The value of retrospection
These considerations ignore some other problematic aspects of the current framework. The Netanyahu government demands PA acknowledgement of Israel as "a Jewish state," thereby overlooking the human rights of the Palestinian minority in pre-1967 Israel, numbering about 1.5 million or about 20 per cent of the total population, to live as citizens under conditions of non-discrimination and dignity.
Sometimes history is useful. Even the notorious Balfour Declaration, a pure assertion of British colonial prerogative, promised the Zionist movement only "a homeland," not a sovereign state. The workings of warfare and geopolitics and clever propaganda gradually shifted the parameters of understanding, allowing a homeland to be transformed into a sovereign state with disastrous chain of consequences for the indigenous population.
In this respect the most recent Hamas position of refusing recognition of Israel while agreeing to the establishment of a Palestinian state within 1967 borders is a reasonable effort to draw a line between affirming the illegitimate and being reconciled to political circumstances. To expect more is to drive the Palestinians into an unacceptable corner of humiliation, in effect, endorsing the nakba, and all that has followed by way of dispossession and abuse.
Of course, the issue of self-determination is not for non-Palestinians to determine. Those who call upon Washington, even now and despite its partisanship and ill-concealed alignments, to impose a solution are thus doubly misguided. Even Hilary Clinton acknowledged days ago the impossibility of adopting such an approach.
What seems clear at present is that both the PA and Hamas seem ready to accept a state of their own within 1967 borders, more or less along the lines set forth back in 1967 in the Security Resolution 242, which remains an iconic document that supposedly embodies a continuing international consensus. What it would mean with respect to implementation is certain to be highly contentious, especially in relation to those infamous "subsequent developments," better understood as massive encroachments on Palestinian prospects for separate statehood.
The mindlessness of diplomacy
Many in the Palestinian diaspora doubt whether a two-state solution is attainable or desirable. Instead they are calling for a single secular, bi-national democratic state that is co-terminus with the historic Palestinian mandate, and alone has the inherent capacity to reconcile contemporary ideas of democracy, human rights, and a belated realisation of Palestinian rights, including the long deferred claims of Palestinian refugees.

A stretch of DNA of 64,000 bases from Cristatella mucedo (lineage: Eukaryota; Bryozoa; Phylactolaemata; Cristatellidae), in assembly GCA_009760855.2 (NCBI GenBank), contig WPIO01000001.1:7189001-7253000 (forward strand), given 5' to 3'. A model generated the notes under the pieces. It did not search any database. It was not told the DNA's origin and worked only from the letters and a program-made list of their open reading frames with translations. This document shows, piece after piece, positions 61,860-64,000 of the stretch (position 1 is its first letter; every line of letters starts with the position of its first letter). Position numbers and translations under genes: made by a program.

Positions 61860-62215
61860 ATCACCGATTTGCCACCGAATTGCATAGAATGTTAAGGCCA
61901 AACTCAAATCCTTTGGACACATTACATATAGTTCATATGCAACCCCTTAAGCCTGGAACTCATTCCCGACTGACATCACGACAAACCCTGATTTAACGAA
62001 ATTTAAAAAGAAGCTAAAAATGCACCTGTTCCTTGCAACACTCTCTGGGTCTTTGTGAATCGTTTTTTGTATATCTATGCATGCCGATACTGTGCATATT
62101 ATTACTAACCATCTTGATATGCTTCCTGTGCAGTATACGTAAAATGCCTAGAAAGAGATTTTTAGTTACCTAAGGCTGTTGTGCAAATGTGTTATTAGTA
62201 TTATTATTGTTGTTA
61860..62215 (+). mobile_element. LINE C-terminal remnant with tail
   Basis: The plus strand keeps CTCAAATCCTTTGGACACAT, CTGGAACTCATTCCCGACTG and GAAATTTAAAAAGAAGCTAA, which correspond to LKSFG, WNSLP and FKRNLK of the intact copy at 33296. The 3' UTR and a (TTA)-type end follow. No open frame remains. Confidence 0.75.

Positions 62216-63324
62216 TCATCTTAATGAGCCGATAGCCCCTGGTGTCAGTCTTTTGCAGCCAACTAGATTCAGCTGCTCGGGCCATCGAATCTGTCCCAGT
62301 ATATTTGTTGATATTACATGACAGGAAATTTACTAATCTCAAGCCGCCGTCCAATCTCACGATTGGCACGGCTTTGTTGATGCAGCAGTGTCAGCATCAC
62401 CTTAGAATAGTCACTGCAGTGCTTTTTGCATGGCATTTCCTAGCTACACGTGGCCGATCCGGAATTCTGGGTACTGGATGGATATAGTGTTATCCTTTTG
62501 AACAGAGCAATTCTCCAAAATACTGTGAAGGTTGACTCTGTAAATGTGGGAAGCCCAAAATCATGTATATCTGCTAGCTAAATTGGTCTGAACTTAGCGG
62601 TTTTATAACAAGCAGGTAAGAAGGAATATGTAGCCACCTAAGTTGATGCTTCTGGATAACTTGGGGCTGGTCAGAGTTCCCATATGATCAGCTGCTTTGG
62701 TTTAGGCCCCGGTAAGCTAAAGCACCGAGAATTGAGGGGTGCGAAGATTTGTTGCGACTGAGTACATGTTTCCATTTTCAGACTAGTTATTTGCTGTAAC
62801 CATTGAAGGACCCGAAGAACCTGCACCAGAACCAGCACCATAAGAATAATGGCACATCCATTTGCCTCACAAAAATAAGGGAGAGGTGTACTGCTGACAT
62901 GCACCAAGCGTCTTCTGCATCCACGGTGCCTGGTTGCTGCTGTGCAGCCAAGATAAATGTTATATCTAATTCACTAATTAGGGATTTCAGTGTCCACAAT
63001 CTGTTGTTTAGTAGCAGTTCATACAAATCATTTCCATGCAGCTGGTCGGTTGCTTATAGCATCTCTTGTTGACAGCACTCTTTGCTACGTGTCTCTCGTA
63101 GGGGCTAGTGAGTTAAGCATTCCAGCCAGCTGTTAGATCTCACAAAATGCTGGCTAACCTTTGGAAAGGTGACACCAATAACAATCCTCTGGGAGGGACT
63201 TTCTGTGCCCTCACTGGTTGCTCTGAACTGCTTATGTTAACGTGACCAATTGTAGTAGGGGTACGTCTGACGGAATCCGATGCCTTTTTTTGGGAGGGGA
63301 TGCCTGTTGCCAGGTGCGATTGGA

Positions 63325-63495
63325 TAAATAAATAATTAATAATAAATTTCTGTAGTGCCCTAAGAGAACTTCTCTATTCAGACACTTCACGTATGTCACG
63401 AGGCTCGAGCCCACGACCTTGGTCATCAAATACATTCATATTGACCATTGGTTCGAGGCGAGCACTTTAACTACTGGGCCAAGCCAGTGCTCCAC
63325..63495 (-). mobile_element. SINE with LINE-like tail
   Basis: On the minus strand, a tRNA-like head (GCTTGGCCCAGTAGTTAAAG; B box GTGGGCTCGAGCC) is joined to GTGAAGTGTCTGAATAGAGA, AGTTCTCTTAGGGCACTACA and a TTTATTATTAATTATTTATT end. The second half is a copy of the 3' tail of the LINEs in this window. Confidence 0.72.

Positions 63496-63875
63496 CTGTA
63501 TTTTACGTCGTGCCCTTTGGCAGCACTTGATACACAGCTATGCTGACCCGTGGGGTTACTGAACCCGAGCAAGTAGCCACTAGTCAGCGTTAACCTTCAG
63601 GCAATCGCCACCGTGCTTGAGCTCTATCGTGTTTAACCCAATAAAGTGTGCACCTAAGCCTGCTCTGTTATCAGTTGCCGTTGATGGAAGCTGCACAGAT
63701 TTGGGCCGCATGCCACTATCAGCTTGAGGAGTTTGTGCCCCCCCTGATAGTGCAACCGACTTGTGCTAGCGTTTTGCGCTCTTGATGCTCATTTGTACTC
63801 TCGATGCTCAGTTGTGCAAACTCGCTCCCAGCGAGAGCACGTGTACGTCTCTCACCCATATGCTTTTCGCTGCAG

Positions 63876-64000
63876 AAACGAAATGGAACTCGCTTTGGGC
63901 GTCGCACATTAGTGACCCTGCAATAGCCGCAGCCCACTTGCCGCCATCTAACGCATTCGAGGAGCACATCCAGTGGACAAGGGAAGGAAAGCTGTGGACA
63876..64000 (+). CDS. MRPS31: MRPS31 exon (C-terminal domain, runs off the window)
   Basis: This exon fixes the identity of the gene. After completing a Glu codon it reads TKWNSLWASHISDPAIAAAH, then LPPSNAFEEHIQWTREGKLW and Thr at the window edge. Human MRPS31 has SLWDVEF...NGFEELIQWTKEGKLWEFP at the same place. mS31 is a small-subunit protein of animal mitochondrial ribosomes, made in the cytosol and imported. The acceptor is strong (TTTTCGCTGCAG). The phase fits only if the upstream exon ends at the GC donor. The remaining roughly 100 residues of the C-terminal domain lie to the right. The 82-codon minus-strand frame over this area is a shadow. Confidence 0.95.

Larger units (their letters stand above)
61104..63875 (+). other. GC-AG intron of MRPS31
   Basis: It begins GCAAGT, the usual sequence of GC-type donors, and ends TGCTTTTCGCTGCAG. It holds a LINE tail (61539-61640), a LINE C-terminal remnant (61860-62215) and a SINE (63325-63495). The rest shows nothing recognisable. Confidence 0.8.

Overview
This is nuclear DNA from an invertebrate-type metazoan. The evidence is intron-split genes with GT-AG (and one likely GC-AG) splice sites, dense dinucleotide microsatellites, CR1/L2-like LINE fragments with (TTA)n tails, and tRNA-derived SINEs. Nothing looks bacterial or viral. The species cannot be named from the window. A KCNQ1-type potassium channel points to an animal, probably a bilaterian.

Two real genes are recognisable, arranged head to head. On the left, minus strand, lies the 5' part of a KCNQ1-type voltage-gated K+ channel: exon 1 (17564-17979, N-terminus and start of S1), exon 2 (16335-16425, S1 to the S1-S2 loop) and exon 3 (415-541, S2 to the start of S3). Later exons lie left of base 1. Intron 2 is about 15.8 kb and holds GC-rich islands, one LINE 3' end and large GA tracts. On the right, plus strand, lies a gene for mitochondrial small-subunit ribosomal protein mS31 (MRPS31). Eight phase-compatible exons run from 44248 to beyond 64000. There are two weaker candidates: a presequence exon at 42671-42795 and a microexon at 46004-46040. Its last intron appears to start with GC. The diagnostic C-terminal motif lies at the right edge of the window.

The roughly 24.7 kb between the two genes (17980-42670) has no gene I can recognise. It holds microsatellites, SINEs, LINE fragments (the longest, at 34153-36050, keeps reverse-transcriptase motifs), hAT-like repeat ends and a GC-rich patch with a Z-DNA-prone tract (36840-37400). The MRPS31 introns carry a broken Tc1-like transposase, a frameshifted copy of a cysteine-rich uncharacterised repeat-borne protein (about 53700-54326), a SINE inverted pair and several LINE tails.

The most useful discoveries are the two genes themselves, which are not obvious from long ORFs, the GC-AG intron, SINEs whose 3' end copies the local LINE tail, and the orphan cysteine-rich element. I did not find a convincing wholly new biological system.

Geopolitics is stubborn, and is not moving in hopeful directions. Now arms are being again twisted by American diplomacy in the region to resume talks between the parties on what are being called "core issues" (borders, security arrangements, Jerusalem, settlements, refugees, relations with neighbours).
While this mindless diplomatic spinning goes forth, other clocks are ticking madly: the settlements expanding at accelerating rates, new segments of the wall are being constructed, ethnic cleansing intensifies in East Jerusalem, the apartheid practices and structures in the West Bank are being steadily strengthened, the entrapped and imprisoned population of Gaza lives continuously on the brink of a survival crisis, the refugees in their camps endure their dreary and unacceptable confinement.
Netanyahu thunderously warns that Jerusalem is Israel's capital, that never will a single Palestinian refugee be allowed to return, that Israel is a Jewish state, and that whatever Tel Aviv calls "security" must be treated as non-negotiable. Given these predispositions, combined with the disparities in bargaining power between the parties, as well as the one-sided hegemonic role of the United States, who but a fool could think that a just peace could emerge from the such a deformed pattern of geopolitical diplomacy?
Is it not better at this time to rely on the growing Palestine Solidarity Movement, peace from below, and the related success being experienced in waging the Legitimacy War against Israel, what Israel itself nervously calls "the de-legitimacy project" that is viewed by its leaders and think tanks as a far greater threat to its illicit ambitions than armed resistance?
Richard Falk is Albert G. Milbank Professor Emeritus of International Law at Princeton University and Visiting Distinguished Professor in Global and International Studies at the University of California, Santa Barbara. He has authored and edited numerous publications spanning a period of five decades, most recently editing the volume International Law and the Third World: Reshaping Justice (Routledge, 2008).
He is currently serving his third year of a six year term as a United Nations Special Rapporteur on Palestinian human rights.
The views expressed in this article are the author's own and do not necessarily reflect Al Jazeera's editorial policy.